Understanding Baby Eczema
Baby eczema or atopic dermatitis is a common problem, affecting an estimated 1 out of 10 babies (1). The symptoms are dry, scaly, red patches on your baby’s scalp and face (especially the cheeks), that may spread to her arms and legs, and that normally appear when the baby turns 2 or 3 months (2) (3). Don’t be alarmed though—even if you think your little one has eczema, the problem is very treatable, and many babies simply outgrow it.
What Causes Baby Eczema?
First, let’s look at why babies get eczema. People used to think that babies were born with fully developed skin. But it turns out that this thinking is wrong. We now know that your baby’s skin is thinner than adult skin, with a skin barrier that is still developing and with a tendency to lose water faster than grownup skin. (4)
All of this together leaves baby skin more vulnerable to dryness and bacteria, which then leads to conditions like baby eczema. (5). It’s also been found that there may be a hereditary component—if mom and dad have eczema, baby might get eczema as well (6).
How Do You Take Care of Baby Eczema?
Here are tips to help your baby through this very common but still uncomfortable skin condition:
Use a Baby Moisturizer
After bathing, apply a gentle, irritant-free baby moisturizer with ceramides. This helps improve the skin barrier function and helps retain moisture in your baby’s skin. (7) We recommend a soothing lotion like Pro AD Derma Skin Restoring Moisturizer
Dress for Comfort
Choose loose clothes made of cotton to prevent your baby’s skin rubbing too much against her clothes and becoming irritated. And be sure to use a mild, fragrance-free detergent when washing (8).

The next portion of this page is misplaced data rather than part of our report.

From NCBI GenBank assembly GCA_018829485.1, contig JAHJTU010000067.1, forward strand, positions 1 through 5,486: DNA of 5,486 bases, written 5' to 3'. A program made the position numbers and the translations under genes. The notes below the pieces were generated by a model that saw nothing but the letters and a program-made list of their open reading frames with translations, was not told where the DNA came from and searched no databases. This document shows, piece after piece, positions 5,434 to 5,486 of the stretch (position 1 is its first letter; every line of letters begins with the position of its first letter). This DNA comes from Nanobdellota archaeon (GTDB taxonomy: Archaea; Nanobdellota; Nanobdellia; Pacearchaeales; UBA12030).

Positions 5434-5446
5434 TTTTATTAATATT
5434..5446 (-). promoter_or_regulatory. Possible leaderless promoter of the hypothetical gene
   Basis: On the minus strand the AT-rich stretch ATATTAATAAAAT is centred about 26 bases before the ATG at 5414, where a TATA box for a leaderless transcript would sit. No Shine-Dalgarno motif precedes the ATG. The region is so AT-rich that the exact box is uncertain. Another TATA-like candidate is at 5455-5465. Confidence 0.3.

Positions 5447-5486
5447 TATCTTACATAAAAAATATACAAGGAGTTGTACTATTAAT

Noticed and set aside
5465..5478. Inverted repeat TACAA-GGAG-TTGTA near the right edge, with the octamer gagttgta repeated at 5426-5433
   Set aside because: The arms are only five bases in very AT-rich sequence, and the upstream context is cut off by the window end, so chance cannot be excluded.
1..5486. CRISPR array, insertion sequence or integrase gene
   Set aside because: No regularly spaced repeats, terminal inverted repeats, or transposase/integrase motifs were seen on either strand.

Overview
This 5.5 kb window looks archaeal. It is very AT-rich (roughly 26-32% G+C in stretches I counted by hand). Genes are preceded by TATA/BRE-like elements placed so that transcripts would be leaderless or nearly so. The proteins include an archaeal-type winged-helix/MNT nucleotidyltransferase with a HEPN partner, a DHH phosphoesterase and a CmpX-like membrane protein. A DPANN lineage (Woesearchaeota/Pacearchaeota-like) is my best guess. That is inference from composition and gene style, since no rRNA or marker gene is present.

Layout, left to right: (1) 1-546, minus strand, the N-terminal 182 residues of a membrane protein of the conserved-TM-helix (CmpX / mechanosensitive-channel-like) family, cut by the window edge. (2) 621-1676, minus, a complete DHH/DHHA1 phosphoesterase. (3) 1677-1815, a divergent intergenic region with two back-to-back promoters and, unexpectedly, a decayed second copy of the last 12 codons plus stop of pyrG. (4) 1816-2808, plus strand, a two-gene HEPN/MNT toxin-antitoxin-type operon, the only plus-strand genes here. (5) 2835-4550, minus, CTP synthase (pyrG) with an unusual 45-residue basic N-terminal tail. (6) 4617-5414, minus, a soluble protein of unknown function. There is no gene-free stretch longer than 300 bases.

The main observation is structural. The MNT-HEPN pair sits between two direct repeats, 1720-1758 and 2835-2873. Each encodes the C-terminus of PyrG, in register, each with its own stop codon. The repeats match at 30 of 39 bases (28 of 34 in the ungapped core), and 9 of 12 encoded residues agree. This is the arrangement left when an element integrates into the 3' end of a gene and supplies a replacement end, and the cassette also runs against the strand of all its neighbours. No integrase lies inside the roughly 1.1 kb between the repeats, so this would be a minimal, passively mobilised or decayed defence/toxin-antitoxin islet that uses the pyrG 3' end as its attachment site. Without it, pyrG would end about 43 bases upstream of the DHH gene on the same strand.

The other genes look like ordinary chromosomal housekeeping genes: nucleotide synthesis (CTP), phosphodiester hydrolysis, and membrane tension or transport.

Address the Itch
Baby eczema can be very itchy, even preventing some babies from sleeping. Your baby may end up scratching the dry patches, making the rash worse or even leading to infection. That’s why it’s really important to try and alleviate the itch by using a gentle moisturizing lotion with itch-soothing ingredients (9). Also be sure to prevent harmful scratching by trimming your baby’s nails and using mittens. (10)
Check the Ingredients
While herb and plant-based products have become popular even in baby care, extracts and fragrances that are present in these cleansers and lotions can be irritating. Instead choose products that are especially designed for sensitive baby skin. (11)
Give Baby Short Baths
Give your baby short, 10-minute baths with lukewarm water—aim for 100 F / 38 C (12)—using gentle cleansers made specifically for delicate baby skin. When done, pat dry with a clean towel, and remember to use a baby moisturizer to help lock in moisture.
Check the Heat and Humidity
Heat can be a stressor, and can cause baby eczema or atopic dermatitis to flare up. Be sure that your baby isn’t covered in too many blankets, and that the temperature in her room is comfortable, with about 18C (65F) being ideal (14). Some parents also opt for a humidifier in their baby’s room to add moisture to the air and hydrate thirsty skin (15).
Consider Calling a Doctor
If symptoms get worse, and especially if blisters and a yellowish crust appear on your baby’s rashes, it may be time to call a doctor. Baby eczema can sometimes lead to infection which may require antibiotics (16).
Remember that baby eczema, while it can be upsetting to see on your infant, is very common, and is one of the most treated skin conditions among babies. With these steps above, you’ll help your baby feel more comfortable and ease her symptoms.
2 Bieber T. Ann Dermatol 2010;22(2):125–137
4 Telofski LS, et al. Dermatol Res Pract 2012;2012:198789; Walters RM, et al. Skin Pharmacol Physiol 2016; 29:111–118
5 Stamatas GN, et al. Int J Cosmet Sci 2011; 33:17–24
7 Simpson EL, et al. J Allergy Clin Immunol 2014;134(4):818–823; Lee HJ & Lee SH. Allergy Asthma Immunol Res 2014;6(4):276–287; Sawatzky S, et al. Skin Pharmacol Physiol 2016;29:148–156.